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Nov 01

More Thoughts on Xcode…Getting the Hang of It – Updated 12/17/12!

Now that I’m getting into it with Xcode I’ve got more experience and a bit of knowledge – and a few gripes I guess.

Gripes…oh woe is me :-)

  • Numero uno – come on this syntax is a mess. Dots, spaces, braces, and brackets – this language has them all. It takes quite a while to get the hang of this deal, but it does start to sink in after a while although I’m not sure it makes sense. Reminds me of physical chemistry and differential calculus.
  • GUI designer – while in some ways I can see the power of storyboards, it is also pretty obvious that there is room for improvement. For example why can’t I be zoomed out and still click on a control? For doing layout with an iPad app on a laptop – good luck. Also – the myriad of ctrl-click and drag actions are cool, but you better be using this tool all the time or you’ll never remember what do to. It also seems like things are buried so deep in places – like try to find the name of a control so that you can refer to it from code. Its in there, but…its not.
  • GUI Designer – get used to looking in half a dozen places to figure what’s attached to what. Phew…it takes some getting used to – sounds like a broken record. Java tried this back in the day with mysterious wiring up of stuff and then not seeing it in code. Never liked it – will take some getting used to.
  • The project structure is a mystery to me for what should go where and all that kind of thing – on th egood side is doesn’t seem to matter much either. Its also too bad that you cannot (in file explorer view) see the methods in a class. That’s a handy way to zip down to a spot – I realize you can do this in the symbol navigator, but I see spend most of my time in the project navigator.
  • Content Hugging: 999 vs. 1000 is important to remember…don’t think to just use “required” or something…sigh.

Good Stuff – yes there is some:

  • Xcode is so involved that it really forces you to design first and then code. To me this is a good thing, but it does make learning more difficult and they really should have a 3rd and 4th project in the “your XXX iOS App series”.
  • I do like the GUI designer. Drag and dropping and the segues are cool and make sense. If only it were a little more obvious how to pass data around.
  • Feedback from the GUI tools and positioning of controls is outstanding – best I’ve ever used, but forget doing iPad design even on the best MacBook – d’oh.
  • On my machine Xcode is pretty zippy – keep in mind I have a KA machine. There is a certain elegance, but it will take quite a while to get used to it. One thing for sure is that I’m starting to like the keyboard on my laptop now that I’ve had to type a lot on it.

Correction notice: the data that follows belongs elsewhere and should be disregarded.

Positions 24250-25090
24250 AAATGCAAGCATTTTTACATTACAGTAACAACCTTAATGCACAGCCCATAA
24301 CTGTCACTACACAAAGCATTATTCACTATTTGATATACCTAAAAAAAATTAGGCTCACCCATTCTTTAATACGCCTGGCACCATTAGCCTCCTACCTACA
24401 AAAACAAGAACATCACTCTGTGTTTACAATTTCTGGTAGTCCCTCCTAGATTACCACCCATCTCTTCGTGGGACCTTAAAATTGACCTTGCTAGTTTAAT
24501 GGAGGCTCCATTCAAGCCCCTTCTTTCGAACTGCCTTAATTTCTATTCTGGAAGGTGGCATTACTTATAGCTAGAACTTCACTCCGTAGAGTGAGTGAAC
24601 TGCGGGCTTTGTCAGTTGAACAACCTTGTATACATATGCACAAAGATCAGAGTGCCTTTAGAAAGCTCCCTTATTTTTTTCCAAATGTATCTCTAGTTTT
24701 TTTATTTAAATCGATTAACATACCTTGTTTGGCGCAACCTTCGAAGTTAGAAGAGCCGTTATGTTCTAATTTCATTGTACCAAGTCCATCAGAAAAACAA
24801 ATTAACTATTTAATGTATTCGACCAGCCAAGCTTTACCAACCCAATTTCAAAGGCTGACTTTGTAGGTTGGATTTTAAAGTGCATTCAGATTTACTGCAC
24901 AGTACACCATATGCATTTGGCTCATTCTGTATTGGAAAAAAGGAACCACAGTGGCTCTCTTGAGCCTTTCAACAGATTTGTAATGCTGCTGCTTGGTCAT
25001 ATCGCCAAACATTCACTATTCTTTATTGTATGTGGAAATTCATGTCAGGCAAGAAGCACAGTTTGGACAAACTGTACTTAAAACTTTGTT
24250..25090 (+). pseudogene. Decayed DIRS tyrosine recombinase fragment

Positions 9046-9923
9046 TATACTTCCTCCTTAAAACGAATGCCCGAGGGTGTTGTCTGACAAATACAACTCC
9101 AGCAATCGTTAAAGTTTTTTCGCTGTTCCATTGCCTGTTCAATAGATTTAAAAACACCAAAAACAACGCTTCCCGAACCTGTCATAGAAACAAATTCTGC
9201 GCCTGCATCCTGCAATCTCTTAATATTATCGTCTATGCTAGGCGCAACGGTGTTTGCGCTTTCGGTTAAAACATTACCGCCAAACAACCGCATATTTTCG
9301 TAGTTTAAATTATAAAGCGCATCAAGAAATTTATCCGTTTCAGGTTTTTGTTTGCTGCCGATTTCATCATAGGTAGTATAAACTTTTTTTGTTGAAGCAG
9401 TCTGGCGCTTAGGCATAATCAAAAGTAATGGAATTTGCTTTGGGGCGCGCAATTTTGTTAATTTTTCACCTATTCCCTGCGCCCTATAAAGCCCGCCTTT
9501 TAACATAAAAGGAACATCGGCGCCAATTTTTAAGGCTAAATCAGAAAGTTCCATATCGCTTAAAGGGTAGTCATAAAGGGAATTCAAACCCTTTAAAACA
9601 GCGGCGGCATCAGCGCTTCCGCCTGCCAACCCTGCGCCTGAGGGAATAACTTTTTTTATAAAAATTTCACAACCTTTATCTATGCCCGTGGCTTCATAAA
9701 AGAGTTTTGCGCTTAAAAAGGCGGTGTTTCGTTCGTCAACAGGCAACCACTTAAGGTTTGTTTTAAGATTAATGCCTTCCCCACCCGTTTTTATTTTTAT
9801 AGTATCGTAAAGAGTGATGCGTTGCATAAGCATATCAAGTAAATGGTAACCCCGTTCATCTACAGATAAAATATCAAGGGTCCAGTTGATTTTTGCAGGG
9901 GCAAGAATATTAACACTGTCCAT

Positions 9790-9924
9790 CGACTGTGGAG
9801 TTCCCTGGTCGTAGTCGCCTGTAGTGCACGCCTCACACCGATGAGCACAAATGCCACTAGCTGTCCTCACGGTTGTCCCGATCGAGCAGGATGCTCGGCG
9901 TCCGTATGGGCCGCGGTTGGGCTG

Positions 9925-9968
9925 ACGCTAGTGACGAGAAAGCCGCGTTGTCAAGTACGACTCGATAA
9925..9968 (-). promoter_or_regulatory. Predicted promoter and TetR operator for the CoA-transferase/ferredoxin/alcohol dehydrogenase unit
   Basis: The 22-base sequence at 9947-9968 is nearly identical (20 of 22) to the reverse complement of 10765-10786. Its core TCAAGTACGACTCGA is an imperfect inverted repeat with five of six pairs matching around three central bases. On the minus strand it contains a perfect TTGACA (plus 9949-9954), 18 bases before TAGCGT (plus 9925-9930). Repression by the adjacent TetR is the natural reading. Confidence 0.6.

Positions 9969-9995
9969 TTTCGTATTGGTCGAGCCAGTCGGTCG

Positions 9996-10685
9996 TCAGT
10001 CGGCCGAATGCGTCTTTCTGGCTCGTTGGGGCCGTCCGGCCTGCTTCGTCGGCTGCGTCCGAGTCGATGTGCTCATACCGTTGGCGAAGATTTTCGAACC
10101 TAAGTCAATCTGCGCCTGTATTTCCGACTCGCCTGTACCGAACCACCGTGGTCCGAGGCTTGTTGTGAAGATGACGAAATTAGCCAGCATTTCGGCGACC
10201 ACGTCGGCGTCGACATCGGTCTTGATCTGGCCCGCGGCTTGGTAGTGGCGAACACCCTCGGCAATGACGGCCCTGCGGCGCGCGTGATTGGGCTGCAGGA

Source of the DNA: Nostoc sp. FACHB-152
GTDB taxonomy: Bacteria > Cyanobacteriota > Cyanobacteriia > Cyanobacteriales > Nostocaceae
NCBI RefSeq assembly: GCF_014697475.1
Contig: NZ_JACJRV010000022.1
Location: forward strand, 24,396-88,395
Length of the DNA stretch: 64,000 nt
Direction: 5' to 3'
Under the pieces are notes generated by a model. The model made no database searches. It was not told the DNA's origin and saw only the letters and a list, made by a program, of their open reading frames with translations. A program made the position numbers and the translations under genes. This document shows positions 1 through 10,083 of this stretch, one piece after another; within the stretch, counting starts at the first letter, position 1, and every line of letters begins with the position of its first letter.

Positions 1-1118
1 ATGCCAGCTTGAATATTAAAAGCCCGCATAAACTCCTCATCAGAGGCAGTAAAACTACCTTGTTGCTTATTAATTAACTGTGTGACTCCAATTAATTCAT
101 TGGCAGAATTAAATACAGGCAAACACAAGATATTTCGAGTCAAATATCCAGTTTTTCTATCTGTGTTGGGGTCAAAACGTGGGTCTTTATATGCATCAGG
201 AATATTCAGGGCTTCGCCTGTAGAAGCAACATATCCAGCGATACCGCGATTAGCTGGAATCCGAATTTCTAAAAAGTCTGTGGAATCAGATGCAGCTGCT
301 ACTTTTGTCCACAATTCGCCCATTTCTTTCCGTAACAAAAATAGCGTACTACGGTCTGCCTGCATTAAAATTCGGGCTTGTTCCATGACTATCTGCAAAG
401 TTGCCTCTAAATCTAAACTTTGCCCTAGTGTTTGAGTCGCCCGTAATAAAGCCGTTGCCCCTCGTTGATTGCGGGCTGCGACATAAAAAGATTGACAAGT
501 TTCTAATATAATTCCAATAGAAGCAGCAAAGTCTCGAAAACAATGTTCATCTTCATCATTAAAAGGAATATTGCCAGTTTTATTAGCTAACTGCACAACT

A few things in the middle:

  • This is a pro/cons – the property getter/setter generation is nice, but not seeing the code is also difficult when learning and debugging. Perhaps a better solution is a display option to show/hide the getters/setters?
  • If you started your project without a navigation controller, you can add one later. Just drag it out and make a segue from it to your first scene. Then select the navigation controller view and click the attributes inspector. Be sure to check “Is Initial View Controller” and make sure this is not selected on the former original view.
  • Communications between the IB stuff and code should be better documented in the “your first xxx” tutorials. Basically if you really need to get used to the connections, delegates, and how those things work. For example if you want to handle form validation you need your view to implement the correct delegate, then make sure each form field has the view set as a delegate (the one that is handling the validation), and then if you have a button to enable/disable make sure you have CTRL-dragged it to the view and connect it to the correct button item in your code. It works, but lots of steps that aren’t always clear.

All that being said I Think the next thing is to gather up all the comments and put together a “don’t forget these things” post like I did with PHP, Python, etc. Will save me heartache down the road I’m sure.

Some handy things to remember:

  • In strings use %@ for string parameters and %u for integers. I always forget those.
  • Arrays are zeroth order
  • withCompletionBlock – learn to love it :-)
  • It is worth spending a lot of time passing data back and forth between views and testing how views load with viewIllLoad, viewDidLoad, etc.
  • Many shared libraries were created prior to ARC – if you want to use these with an ARC project you need to mark the files with a compiler flag in Xcode “-fno-objc-arc”.
  • -ObjC is another commonly used linker option in Xcode. This option is required when linking to static libraries written in C/C++. It forces the compiler and linker to use full sets of symbols.
  • When building for iPAD you need a few decent icons – at least two. 72×72 px. and 144x144px. at a minimum.

1 comment

  1. Beren

    I have to admit that a couple of days ago I was really worried and upset. I couldn’t get things to work. I took an hour off, ran 4 miles, had a beer, and played a bit of Borderlands 2 with Dior. I came back and something clicked in me and I started to have success. Its a good lesson when you get frustrated – take a break and relax, then come back and read again. Breathe deep – and focus. I’ve learned that from karate. It works.

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